I like to think that a bad photo is really just a good photo in disguise. Too many times we gloss over photos that we’ve taken and think less of them. Either because we didn’t get it right on the first shot, or we see another photo that’s much more promising to work with. While it’s not wrong to want to work on the best photos you’ve taken first, it’s also important to go back and look at older photos you’ve taken after a period of time to see if you might’ve missed something you initially didn’t see.
I typically like to wait either a couple of weeks or a few months to look back at old photos, as this length of time really allows old photos to “ferment” and gives you a completely refreshed way of looking at them. Take for example the photo below:
Identifying a potentially good photo
As you can tell, there’s nothing particularly inspiring about this photo. It’s crooked, bland in color, and doesn’t really offer anything particularly inspiring. Essentially, it’s a photo that you would skip over or maybe even just delete. Yet, when I revisited this photo something struck out to me, and it was the geometrical shape of the windows in relation to each other. I felt that there was something there, so I decided to work with it more.
How to enhance the good qualities of the bad photo
When looking at the aforementioned photograph, one of the main things that I wanted to focus was the geometric pattern on the windows. Namely, how each individual window had, what I felt, its own unique story to share. Each item within it shared something about the people that lived behind the glass pane and I felt that was something I could further bring to life with a little bit of help.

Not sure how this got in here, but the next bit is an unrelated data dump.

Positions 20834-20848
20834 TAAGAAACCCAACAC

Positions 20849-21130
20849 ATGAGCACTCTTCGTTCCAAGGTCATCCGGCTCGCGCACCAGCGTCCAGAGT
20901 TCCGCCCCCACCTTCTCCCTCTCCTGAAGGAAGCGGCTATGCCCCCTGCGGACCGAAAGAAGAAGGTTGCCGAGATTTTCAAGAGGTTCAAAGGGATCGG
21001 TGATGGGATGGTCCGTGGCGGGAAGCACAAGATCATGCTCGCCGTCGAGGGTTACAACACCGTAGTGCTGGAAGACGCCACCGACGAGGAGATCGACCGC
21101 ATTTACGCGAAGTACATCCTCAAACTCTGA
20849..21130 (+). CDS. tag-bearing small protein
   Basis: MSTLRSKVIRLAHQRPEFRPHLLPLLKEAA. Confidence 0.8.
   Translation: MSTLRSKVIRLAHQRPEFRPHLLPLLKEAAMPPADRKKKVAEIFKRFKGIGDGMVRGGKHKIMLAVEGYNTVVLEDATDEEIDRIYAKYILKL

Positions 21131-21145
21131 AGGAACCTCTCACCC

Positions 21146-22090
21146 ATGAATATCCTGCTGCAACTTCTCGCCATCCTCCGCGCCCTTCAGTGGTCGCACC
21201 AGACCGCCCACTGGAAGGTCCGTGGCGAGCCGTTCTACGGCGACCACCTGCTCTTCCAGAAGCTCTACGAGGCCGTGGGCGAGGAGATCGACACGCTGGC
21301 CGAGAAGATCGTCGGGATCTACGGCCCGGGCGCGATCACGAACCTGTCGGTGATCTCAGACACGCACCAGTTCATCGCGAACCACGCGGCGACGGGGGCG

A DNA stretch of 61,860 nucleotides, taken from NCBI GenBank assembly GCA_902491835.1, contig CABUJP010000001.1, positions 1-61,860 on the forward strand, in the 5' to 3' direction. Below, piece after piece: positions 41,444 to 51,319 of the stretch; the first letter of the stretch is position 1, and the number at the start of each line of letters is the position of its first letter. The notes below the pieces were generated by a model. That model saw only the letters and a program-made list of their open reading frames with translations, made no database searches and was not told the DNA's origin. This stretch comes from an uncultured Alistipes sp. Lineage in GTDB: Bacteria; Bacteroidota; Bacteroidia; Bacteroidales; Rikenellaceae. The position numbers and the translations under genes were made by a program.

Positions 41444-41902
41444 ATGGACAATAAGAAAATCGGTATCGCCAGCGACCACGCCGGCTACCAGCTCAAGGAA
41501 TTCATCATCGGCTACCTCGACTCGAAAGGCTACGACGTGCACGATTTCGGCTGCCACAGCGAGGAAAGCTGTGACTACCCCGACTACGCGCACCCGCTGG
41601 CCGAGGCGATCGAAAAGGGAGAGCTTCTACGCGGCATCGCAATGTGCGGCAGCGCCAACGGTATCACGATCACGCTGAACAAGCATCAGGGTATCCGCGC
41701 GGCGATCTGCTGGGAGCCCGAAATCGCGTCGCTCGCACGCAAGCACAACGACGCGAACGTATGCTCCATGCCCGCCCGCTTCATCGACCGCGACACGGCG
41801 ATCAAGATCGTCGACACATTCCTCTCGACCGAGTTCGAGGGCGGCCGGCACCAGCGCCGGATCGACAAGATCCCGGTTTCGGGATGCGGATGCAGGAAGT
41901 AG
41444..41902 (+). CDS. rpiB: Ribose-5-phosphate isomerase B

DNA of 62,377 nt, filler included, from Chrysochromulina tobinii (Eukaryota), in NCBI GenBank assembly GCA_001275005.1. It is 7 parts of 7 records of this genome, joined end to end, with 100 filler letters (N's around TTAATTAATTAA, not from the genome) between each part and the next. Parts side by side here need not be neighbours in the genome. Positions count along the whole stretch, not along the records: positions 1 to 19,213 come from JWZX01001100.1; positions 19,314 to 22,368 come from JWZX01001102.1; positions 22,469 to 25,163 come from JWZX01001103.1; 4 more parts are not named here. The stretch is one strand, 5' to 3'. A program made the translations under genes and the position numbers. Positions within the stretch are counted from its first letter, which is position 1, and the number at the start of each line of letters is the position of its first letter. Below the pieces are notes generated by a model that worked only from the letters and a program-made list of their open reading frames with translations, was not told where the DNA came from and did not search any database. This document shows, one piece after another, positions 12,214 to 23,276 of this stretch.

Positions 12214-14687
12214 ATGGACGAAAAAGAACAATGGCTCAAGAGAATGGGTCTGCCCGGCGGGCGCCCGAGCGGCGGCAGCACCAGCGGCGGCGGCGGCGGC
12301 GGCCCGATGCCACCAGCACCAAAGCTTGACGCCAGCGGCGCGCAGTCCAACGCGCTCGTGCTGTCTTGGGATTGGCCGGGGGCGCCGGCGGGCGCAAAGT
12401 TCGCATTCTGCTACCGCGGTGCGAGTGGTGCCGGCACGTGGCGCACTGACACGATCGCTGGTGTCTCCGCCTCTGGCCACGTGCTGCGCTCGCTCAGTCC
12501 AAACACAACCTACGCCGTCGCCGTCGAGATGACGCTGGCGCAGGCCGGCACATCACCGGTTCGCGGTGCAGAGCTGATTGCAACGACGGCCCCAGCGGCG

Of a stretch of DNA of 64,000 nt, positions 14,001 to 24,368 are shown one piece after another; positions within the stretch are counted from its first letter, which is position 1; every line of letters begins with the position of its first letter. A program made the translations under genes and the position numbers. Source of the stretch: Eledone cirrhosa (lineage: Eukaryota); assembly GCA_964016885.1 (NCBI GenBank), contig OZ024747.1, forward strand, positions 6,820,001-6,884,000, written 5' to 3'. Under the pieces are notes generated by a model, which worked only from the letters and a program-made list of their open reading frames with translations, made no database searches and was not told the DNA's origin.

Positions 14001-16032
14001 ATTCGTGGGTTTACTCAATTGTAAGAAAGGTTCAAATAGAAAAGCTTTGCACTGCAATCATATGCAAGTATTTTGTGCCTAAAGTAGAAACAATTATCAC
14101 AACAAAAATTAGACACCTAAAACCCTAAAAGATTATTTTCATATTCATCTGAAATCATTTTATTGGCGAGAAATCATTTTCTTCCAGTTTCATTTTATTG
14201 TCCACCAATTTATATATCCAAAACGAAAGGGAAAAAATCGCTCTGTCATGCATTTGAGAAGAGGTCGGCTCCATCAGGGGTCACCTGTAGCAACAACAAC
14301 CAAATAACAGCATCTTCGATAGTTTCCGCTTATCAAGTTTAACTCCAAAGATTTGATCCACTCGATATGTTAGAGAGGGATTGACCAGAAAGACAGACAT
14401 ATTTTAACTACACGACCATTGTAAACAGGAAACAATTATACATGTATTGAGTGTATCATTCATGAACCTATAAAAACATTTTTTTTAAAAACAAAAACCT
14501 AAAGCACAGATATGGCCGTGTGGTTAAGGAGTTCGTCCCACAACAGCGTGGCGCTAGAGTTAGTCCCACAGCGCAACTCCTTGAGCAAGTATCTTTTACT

Here, you can get a better idea as to how the items behind the window are telling a story. But it isn’t enough, the crop is still off and the colors are hardly evoking any story whatsoever. This is where your sense of judgment then comes in.
Know when to stop editing your final photograph
The main thing that I wanted to fix in the previous photo, after cropping out the details I didn’t want to focus on, was straightening it out. This isn’t entirely difficult at all with the level of capabilities that software offers now. Next, the main thing I wanted to capture was the mood of each window object through accentuation of colors. Essentially, the best way to evoke the individuality of each window was to bring out the colors that each separate window pane had.
And here, you can see that there is more vitality to the photo. It isn’t just something that is grey-scaled by the default camera setting. There’s rich color, depth, and more importantly, there’s story. The important thing to remember, however, is that you’re trying to catch the essence of the photo. You’re not trying to flex your digital capabilities. Photo editing isn’t about showing off what you can do on a computer, it’s about capturing the true emotion being conveyed by the photograph that you’ve taken. Which brings me to my next point:
Compare the before and after
[twenty20 img1=”577″ img2=”576″ offset=”0.5″]
As I mentioned before, you don’t want to completely destroy the original concept of the photo. A lot of changes were made to the original photo to make it function and make it feel like a piece of photograph that’s conveying something. However, all of these changes were made to convey the original concept within the very first photo. The idea of storytelling through windowpane objects. That’s something that has remained consistent throughout each change that I implemented through the editing process. And that’s something that you want to keep in mind, always, when approaching old photos that you think have something more to offer.